I write about networking often (See: Dressing for a Summer of Networking, Friends and Colleagues: We Need Them Both,) because I recognize that to do it well and be successful takes can take more effort than we think. Since networking is really “relationship building,” to be effective means you must have an arsenal of activities at your disposal. So, How to Network in 10 (Somewhat) Easy Steps, provides you with a brief list of things you can do, or prepare to do to maximize and relationships in ways that are mutually beneficial.
This list features both virtual and offline networking activities. And as an added bonus, (and an illustration of how to network virtually) much of this list is generated from this LinkedIn question:
1. Participate in online networking events. Consider those that facilitate discussion among attendees. — Christine Hueber.
2. Gather data or feedback. Create a group or join one of the many available on LinkedIn. —Natalie Kyaergaard
3. Be a resource person. Connect people with resources and resources with people whenever you can. — Caitlin Weekley.
4. Join professional organizations. — Cassie Wallace.
5. Interact with people everywhere you are. Every opportunity is a networking opportunity online and offline. — John Zadikian.
6. Network with a purpose or goal. Don’t just go to go. — Richard Kirby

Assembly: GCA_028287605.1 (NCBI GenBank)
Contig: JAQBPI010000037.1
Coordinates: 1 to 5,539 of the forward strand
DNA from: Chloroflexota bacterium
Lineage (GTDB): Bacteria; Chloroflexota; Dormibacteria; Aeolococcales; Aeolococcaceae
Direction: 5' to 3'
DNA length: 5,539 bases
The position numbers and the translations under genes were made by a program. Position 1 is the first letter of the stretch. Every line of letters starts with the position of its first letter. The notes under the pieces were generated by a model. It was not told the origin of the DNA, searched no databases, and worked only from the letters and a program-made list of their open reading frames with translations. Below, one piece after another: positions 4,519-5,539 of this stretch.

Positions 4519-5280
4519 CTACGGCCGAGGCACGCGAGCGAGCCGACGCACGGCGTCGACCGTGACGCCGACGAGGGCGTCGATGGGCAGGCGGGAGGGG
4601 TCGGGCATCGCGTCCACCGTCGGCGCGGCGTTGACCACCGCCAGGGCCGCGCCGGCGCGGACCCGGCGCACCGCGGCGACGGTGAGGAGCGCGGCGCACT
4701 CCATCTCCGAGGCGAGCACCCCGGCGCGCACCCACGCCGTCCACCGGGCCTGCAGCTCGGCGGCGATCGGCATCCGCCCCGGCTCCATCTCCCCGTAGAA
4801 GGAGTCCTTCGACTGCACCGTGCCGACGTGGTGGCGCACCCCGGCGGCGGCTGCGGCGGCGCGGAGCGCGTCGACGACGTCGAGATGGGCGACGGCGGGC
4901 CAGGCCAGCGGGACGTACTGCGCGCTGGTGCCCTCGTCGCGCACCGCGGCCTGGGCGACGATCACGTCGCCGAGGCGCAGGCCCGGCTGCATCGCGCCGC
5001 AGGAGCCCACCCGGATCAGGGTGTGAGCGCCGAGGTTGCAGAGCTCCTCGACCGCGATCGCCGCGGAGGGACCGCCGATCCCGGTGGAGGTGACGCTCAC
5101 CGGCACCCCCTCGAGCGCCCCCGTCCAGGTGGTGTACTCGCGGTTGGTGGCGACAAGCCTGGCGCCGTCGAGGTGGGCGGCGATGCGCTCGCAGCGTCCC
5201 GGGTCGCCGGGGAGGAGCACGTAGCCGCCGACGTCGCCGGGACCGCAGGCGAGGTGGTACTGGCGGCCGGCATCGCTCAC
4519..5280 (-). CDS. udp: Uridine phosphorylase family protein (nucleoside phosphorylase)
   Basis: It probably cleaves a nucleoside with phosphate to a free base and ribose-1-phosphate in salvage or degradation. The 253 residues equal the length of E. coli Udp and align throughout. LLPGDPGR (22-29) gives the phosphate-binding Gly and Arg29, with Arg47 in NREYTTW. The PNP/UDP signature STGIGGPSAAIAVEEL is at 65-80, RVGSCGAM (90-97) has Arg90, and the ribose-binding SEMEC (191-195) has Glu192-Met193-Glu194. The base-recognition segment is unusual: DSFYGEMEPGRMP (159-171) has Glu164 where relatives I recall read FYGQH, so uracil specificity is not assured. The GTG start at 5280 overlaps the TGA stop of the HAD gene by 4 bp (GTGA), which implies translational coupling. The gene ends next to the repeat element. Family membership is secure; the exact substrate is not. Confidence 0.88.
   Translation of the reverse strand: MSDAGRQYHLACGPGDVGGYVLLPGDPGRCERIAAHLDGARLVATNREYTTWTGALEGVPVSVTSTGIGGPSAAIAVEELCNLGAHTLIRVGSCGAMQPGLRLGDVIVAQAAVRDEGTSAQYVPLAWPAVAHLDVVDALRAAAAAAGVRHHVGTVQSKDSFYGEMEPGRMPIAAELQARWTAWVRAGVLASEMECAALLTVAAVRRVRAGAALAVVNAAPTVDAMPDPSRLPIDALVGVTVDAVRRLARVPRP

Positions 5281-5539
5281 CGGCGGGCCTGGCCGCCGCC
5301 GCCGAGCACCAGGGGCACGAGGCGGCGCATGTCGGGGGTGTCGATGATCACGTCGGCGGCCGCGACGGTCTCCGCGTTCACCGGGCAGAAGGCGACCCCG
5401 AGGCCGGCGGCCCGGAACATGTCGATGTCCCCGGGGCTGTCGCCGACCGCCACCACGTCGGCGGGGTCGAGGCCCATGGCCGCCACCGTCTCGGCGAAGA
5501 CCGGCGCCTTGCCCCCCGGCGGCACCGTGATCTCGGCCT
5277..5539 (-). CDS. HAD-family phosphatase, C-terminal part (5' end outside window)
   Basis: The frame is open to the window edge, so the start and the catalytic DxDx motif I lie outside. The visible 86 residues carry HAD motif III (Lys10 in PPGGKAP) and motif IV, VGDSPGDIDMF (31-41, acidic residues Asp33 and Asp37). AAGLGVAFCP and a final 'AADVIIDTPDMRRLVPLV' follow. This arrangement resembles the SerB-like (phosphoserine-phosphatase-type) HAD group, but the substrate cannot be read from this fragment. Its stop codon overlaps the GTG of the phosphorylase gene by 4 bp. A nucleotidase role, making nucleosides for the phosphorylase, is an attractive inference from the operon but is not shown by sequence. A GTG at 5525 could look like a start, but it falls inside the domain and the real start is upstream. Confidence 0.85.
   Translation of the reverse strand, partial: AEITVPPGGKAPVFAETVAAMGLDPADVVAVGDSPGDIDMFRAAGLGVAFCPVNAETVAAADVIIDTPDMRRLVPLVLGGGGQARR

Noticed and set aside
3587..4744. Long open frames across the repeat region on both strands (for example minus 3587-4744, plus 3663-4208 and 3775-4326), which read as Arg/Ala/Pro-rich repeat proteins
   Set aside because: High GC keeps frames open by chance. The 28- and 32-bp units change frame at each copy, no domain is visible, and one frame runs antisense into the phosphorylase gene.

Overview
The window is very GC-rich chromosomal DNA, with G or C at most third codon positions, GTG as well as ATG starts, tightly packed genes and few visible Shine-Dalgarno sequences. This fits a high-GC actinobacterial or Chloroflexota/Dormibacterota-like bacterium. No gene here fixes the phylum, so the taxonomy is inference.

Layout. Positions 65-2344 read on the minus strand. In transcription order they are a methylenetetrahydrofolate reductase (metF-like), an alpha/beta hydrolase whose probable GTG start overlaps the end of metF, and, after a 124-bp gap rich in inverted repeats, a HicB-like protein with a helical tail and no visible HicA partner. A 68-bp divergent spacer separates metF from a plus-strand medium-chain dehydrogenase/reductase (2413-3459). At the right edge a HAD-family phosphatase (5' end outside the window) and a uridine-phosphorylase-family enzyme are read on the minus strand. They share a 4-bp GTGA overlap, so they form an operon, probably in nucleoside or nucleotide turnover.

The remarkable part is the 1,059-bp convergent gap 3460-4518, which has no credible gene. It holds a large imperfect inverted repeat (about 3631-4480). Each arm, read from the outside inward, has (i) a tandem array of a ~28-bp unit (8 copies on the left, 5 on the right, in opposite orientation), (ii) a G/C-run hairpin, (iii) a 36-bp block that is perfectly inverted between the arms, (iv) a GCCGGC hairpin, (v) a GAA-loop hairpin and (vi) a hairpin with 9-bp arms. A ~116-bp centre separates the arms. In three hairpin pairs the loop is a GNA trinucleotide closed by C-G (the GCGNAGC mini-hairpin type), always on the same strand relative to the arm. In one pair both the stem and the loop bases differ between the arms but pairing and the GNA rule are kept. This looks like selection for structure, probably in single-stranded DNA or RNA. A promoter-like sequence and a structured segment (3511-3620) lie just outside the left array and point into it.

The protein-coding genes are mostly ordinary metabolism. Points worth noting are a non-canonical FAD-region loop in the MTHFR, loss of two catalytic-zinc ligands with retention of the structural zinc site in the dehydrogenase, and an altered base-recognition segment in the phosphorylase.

7. Create relationships across social media networks. Invite a few Facebook friends to connect on LinkedIn, or follow your LinkedIn associates n Twitter. — Erika Pryor.
8. Volunteer your time. Join on an organizing committee, participate in a leadership development program, or community advisory group. Any of these opportunities can extend your knowledge and networks. — Erika Pryor.
10. Do FREE often. Make a habit out of seeking free or low cost events. Networking takes time, so try to save your financial resources when possible. — Erika Pryor.
I realize all of these activities are not “easy,” but they are possible. Some take a little prior planning, while others can be executed right away. The goal is to go about networking with an explicit purpose and set of goals from which to work. What would you add to this list? I added links to many of the LinkedIn discussion participants. Consider reaching out to them and using this piece as a conversation starter? (Every opportunity is a networking opportunity!)
To review the full discussion as it unfolded on LinkedIn see: http://bit.ly/LINetworkingQuestion